Size alone will drive growth in its own right.  But the right economic framework and policies will be essential for India to achieve its full economic potential.

Reforms such as the introduction on 1 July this year of a nation-wide GST will be game-changing for the Indian economy. 

Not only will the GST harmonise and unify tax regimes between states, it will inevitably improve the government’s revenue collection and create incentives for more people and businesses to enter the formal economy. 

Tougher structural challenges remain in areas such as land and labour reform.  And while India has made dramatic strides in opening up its economy to foreign investment, liberalising its trading regime will inevitably drive efficiencies in the economy and accelerate growth.

For Australia, India’s growth opens opportunity.

Australian resources and expertise can help power India’s development, our agriculture sector can contribute to India’s food security, our education services can help train the next generation of Indians.

India is already Australia’s fifth largest export market.  But with two-way trade at $20 billion, there is clearly much further we can go. 

The global economy is moving away from manufacturing-led growth.  Innovation and technology will be productivity and growth drivers of the future.  India is developing in a very different way and in a different world to the East Asian economies of 20 or 30 years ago. 

So we need to think anew about where our future strengths lie, and how we can harness the opportunities this presents.

Work is now underway on an India Economic Strategy, announced by Prime Minister Turnbull during his visit to India in April this year. The former High Commissioner to India and Foreign Affairs Secretary, Peter Varghese, is leading this work.  It will consider how we might set ourselves up to build a strong economic relationship with India to 2035.  It is a timely and important piece of work.

Foreign policy

The other driver of Australia’s deepening interest in India, and one which is most pertinent this evening, is its foreign policy direction.

I welcome the launch of the Perth USAsia Centre’s publication, Realising the Indo-Pacific: Tasks for India’s Regional Integration. Indeed I was delighted to participate in its launch last month in New Delhi.

India’s greater engagement in the Indo-Pacific matters to us and to all countries in the region.

Earlier this year at the Shangri-La Dialogue [CHECK] Prime Minister Turnbull outlined the type of region Australia wants to be a part of – where might is not right, where transparent rules apply to all.  A region which supports open markets and which is free from coercion.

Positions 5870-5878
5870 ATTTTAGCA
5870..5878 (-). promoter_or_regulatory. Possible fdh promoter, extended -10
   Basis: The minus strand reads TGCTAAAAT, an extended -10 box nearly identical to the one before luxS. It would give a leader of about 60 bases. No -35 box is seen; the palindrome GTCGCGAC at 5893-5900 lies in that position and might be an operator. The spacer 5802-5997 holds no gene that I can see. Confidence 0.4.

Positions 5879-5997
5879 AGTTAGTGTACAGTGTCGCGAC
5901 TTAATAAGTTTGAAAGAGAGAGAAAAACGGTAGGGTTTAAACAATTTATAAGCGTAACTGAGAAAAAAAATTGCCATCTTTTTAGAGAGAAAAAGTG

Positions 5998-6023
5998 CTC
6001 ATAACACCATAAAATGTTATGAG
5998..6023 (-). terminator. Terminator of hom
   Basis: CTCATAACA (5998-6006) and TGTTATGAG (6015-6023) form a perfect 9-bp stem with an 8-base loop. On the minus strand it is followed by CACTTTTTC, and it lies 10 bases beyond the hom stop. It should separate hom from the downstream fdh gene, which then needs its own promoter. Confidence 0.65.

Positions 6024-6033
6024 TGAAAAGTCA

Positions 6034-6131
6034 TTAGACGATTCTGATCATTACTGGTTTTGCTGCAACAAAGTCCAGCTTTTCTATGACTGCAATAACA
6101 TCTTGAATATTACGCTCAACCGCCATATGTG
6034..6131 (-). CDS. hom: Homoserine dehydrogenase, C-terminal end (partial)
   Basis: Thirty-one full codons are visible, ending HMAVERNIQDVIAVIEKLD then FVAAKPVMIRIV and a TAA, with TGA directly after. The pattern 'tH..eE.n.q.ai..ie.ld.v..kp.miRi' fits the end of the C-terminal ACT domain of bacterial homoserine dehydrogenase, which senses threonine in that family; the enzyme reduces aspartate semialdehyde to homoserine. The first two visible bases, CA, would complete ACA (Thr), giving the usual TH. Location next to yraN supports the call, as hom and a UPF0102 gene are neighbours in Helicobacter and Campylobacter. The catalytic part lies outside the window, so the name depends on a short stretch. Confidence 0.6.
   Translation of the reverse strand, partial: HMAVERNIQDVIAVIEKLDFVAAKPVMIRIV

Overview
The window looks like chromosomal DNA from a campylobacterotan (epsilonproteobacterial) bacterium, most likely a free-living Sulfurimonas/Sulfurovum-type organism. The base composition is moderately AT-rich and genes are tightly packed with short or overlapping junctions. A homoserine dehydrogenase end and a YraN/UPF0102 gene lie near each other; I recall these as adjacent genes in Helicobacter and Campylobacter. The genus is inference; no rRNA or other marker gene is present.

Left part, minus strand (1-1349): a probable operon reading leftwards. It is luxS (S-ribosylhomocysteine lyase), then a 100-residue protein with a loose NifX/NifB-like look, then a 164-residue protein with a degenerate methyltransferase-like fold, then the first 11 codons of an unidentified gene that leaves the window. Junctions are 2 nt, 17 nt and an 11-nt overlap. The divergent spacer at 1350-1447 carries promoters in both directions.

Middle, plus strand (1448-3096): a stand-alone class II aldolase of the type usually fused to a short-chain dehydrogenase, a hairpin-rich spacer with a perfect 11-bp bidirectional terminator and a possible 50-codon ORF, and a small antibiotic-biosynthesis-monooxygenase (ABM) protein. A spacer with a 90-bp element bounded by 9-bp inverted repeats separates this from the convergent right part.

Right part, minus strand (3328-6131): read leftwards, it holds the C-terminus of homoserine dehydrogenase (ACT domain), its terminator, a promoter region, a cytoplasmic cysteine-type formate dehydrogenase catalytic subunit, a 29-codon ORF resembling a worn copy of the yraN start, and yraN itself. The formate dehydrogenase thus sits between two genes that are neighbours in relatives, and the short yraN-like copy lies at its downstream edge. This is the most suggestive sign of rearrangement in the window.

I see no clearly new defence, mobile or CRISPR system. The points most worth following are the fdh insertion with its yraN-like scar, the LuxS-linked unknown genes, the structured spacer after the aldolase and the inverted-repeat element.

With tensions rising on the Korean Peninsula even as I speak, these principles are as important as ever.

India and Australia have converging interests in the Indo-Pacific.  Indeed, so evident is this convergence that we are seeing the bilateral security relationship take the lead on the economic relationship.

Since the reciprocal visits of Prime Ministers to each country in 2014, the pace of our defence and security engagement has picked up dramatically. 

Unsurprisingly, our maritime relationship is at the forefront.  Just three months ago, we conducted our second bilateral naval exercise – AUSINDEX – off the coast here in Perth.  Last year alone we saw four Australian naval ships visit Indian ports en route to or from operations in other theatres.  Our people smuggling and customs engagement is deepening, with the visit to Chennai of an Australian customs vessel Ocean Shield in May this year. 

In other fields, we held our first Army Special Forces exercise in October last year and will hold another later this year.

In April, we concluded a security MOU on combatting International Terrorism and Transnational Organized Crime. We conducted our second bilateral navel exercise – AUSINDEX – off the coast here in Perth.

We look forward to holding a further iteration of the Australia-Japan-India Secretaries’ level trilateral dialogue later this year.  And we are hopeful of scheduling an Australia-India 2+2 dialogue in the same timeframe.

We are seeing all this supported at the political level, for example through more frequent ministerial visits in each direction.  This year alone, the Prime Minister, Foreign Minister and Ministers for Trade, Education, Resources have visited as well as a number of Assistant Ministers. In return, we are seeing more Indian Ministers visit Australia including two visits by India’s Energy Minister Piyush Goyal, in 2016.